What is a Camp Blanket? Here’s a Short Primer…
Let me paint you a picture of a perfect outdoor scene: the campfire pops and crackles as you throw on another log, and a shower of sparks explodes into the night sky. You watch each drifting ember spiral upwards and die out, one by one, and feel the heat on your upturned face as the log catches, flames licking eagerly at the dry, seasoned wood. Beyond that circle of warmth, the air is still, crisp and cold. You shiver as a chill tendril unfurls down your spine, shuffle a few inches closer to the fire, and pull your thick, warm camp blanket tighter around your shoulders.
Evenings by the campfire are incomplete without a trusty blanket. After many years’ use, mine is now suffused with the whiff of woodsmoke, its fringe slightly singed in places and its heavy wool marred with the odd burn mark from stray embers. I’ve spotted similar much-loved examples draped around campers’ shoulders or spread out in the backs of campervans in locations across the globe, from campgrounds up in the Pacific Northwest to oceanside lay-bys on New Zealand’s South Island.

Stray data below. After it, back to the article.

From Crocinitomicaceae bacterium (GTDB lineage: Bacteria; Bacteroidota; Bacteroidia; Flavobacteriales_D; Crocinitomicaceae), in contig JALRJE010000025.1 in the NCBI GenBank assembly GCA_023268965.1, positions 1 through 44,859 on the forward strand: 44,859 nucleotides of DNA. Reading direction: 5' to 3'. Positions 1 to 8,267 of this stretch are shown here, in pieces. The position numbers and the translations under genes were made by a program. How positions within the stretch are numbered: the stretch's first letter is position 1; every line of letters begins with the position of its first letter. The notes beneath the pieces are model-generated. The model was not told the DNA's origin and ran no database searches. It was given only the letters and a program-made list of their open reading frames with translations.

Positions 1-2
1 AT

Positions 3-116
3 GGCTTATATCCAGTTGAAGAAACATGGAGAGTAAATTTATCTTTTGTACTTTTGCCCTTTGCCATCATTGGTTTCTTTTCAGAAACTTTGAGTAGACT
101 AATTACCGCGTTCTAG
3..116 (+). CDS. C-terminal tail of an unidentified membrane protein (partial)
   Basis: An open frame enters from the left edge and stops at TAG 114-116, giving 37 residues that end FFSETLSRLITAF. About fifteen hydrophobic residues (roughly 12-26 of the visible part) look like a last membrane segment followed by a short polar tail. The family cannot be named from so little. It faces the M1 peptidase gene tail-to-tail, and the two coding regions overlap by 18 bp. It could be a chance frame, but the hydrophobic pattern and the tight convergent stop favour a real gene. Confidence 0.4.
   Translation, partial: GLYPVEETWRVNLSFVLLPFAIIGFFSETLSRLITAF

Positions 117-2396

Origins of the camp blanket
But where did the now ubiquitous camping blanket come from? The answer can be traced back through the centuries, stretching beyond two World Wars to the days of the earliest frontier traders in Canada and the American West. And in fact, its earliest beginnings predate even that.
We’ve probably got a 14th century Flemish weaver named Thomas Blanket — originally, Blanquette — to thank for this cosiest of inventions. In 1339, while living and working in Bristol, he was granted permission by a local magistrate to set up a loom on which to make a ‘well raised surface’ fabric, probably a heavily napped woollen weave, for use as a bed covering. Blanket’s intention was simply to make the straw pallets on which most people slept back then a little more comfortable, since feather mattresses and fine furs were far beyond the reach of the common man.
By the time Shakespeare published his tragedy, King Lear, in 1608, the blanket was familiar enough for his character Edgar to proclaim, when deciding to transform himself into Poor Tom, the Bedlam beggar: